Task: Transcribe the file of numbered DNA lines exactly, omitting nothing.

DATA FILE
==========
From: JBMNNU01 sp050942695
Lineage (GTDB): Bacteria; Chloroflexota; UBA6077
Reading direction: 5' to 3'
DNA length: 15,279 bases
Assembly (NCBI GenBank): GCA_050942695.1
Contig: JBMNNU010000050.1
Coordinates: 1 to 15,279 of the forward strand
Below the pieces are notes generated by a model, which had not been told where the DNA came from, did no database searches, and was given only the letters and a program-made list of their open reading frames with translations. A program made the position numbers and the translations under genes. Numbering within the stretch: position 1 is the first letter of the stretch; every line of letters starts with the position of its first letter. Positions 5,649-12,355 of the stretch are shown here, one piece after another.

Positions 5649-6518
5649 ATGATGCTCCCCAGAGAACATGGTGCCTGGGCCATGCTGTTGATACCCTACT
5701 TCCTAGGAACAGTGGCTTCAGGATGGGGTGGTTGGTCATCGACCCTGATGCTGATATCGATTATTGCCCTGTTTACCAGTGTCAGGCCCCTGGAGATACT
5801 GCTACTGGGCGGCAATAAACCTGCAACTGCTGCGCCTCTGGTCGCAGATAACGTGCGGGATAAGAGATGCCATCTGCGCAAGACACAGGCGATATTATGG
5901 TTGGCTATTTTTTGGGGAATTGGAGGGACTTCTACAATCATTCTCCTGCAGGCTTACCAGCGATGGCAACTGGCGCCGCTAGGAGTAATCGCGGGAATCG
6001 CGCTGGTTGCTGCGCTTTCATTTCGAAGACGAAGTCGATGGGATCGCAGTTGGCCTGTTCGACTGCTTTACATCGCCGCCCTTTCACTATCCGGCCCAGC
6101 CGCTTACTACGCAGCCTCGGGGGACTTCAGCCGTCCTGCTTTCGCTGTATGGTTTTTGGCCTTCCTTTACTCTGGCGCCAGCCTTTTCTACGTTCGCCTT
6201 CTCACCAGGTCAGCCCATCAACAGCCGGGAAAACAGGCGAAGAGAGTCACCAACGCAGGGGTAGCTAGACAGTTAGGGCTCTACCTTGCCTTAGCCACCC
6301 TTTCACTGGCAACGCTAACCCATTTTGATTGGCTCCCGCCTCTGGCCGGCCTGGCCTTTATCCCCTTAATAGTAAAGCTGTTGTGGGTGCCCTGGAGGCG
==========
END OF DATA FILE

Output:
From: JBMNNU01 sp050942695
Lineage (GTDB): Bacteria; Chloroflexota; UBA6077
Reading direction: 5' to 3'
DNA length: 15,279 bases
Assembly (NCBI GenBank): GCA_050942695.1
Contig: JBMNNU010000050.1
Coordinates: 1 to 15,279 of the forward strand
Below the pieces are notes generated by a model, which had not been told where the DNA came from, did no database searches, and was given only the letters and a program-made list of their open reading frames with translations. A program made the position numbers and the translations under genes. Numbering within the stretch: position 1 is the first letter of the stretch; every line of letters starts with the position of its first letter. Positions 5,649-12,355 of the stretch are shown here, one piece after another.

Positions 5649-6518
5649 ATGATGCTCCCCAGAGAACATGGTGCCTGGGCCATGCTGTTGATACCCTACT
5701 TCCTAGGAACAGTGGCTTCAGGATGGGGTGGTTGGTCATCGACCCTGATGCTGATATCGATTATTGCCCTGTTTACCAGTGTCAGGCCCCTGGAGATACT
5801 GCTACTGGGCGGCAATAAACCTGCAACTGCTGCGCCTCTGGTCGCAGATAACGTGCGGGATAAGAGATGCCATCTGCGCAAGACACAGGCGATATTATGG
5901 TTGGCTATTTTTTGGGGAATTGGAGGGACTTCTACAATCATTCTCCTGCAGGCTTACCAGCGATGGCAACTGGCGCCGCTAGGAGTAATCGCGGGAATCG
6001 CGCTGGTTGCTGCGCTTTCATTTCGAAGACGAAGTCGATGGGATCGCAGTTGGCCTGTTCGACTGCTTTACATCGCCGCCCTTTCACTATCCGGCCCAGC
6101 CGCTTACTACGCAGCCTCGGGGGACTTCAGCCGTCCTGCTTTCGCTGTATGGTTTTTGGCCTTCCTTTACTCTGGCGCCAGCCTTTTCTACGTTCGCCTT
6201 CTCACCAGGTCAGCCCATCAACAGCCGGGAAAACAGGCGAAGAGAGTCACCAACGCAGGGGTAGCTAGACAGTTAGGGCTCTACCTTGCCTTAGCCACCC
6301 TTTCACTGGCAACGCTAACCCATTTTGATTGGCTCCCGCCTCTGGCCGGCCTGGCCTTTATCCCCTTAATAGTAAAGCTGTTGTGGGTGCCCTGGAGGCG